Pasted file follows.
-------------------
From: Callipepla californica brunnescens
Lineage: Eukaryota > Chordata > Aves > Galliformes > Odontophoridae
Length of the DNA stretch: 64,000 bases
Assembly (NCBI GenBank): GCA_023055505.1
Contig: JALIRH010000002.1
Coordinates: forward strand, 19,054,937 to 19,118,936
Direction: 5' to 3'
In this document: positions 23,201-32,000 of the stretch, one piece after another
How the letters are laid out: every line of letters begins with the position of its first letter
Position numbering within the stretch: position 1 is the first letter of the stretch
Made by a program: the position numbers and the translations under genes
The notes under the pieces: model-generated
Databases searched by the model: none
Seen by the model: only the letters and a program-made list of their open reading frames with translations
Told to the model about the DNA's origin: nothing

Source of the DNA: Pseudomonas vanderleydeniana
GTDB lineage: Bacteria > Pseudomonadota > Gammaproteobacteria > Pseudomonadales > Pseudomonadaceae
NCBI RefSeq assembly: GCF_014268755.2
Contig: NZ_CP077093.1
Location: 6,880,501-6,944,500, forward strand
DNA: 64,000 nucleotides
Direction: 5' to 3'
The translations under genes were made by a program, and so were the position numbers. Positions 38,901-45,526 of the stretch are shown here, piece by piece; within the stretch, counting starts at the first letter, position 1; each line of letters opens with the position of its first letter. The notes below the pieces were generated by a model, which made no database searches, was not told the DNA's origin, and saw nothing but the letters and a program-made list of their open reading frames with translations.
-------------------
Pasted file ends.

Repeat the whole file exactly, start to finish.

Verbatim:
From: Callipepla californica brunnescens
Lineage: Eukaryota > Chordata > Aves > Galliformes > Odontophoridae
Length of the DNA stretch: 64,000 bases
Assembly (NCBI GenBank): GCA_023055505.1
Contig: JALIRH010000002.1
Coordinates: forward strand, 19,054,937 to 19,118,936
Direction: 5' to 3'
In this document: positions 23,201-32,000 of the stretch, one piece after another
How the letters are laid out: every line of letters begins with the position of its first letter
Position numbering within the stretch: position 1 is the first letter of the stretch
Made by a program: the position numbers and the translations under genes
The notes under the pieces: model-generated
Databases searched by the model: none
Seen by the model: only the letters and a program-made list of their open reading frames with translations
Told to the model about the DNA's origin: nothing

Source of the DNA: Pseudomonas vanderleydeniana
GTDB lineage: Bacteria > Pseudomonadota > Gammaproteobacteria > Pseudomonadales > Pseudomonadaceae
NCBI RefSeq assembly: GCF_014268755.2
Contig: NZ_CP077093.1
Location: 6,880,501-6,944,500, forward strand
DNA: 64,000 nucleotides
Direction: 5' to 3'
The translations under genes were made by a program, and so were the position numbers. Positions 38,901-45,526 of the stretch are shown here, piece by piece; within the stretch, counting starts at the first letter, position 1; each line of letters opens with the position of its first letter. The notes below the pieces were generated by a model, which made no database searches, was not told the DNA's origin, and saw nothing but the letters and a program-made list of their open reading frames with translations.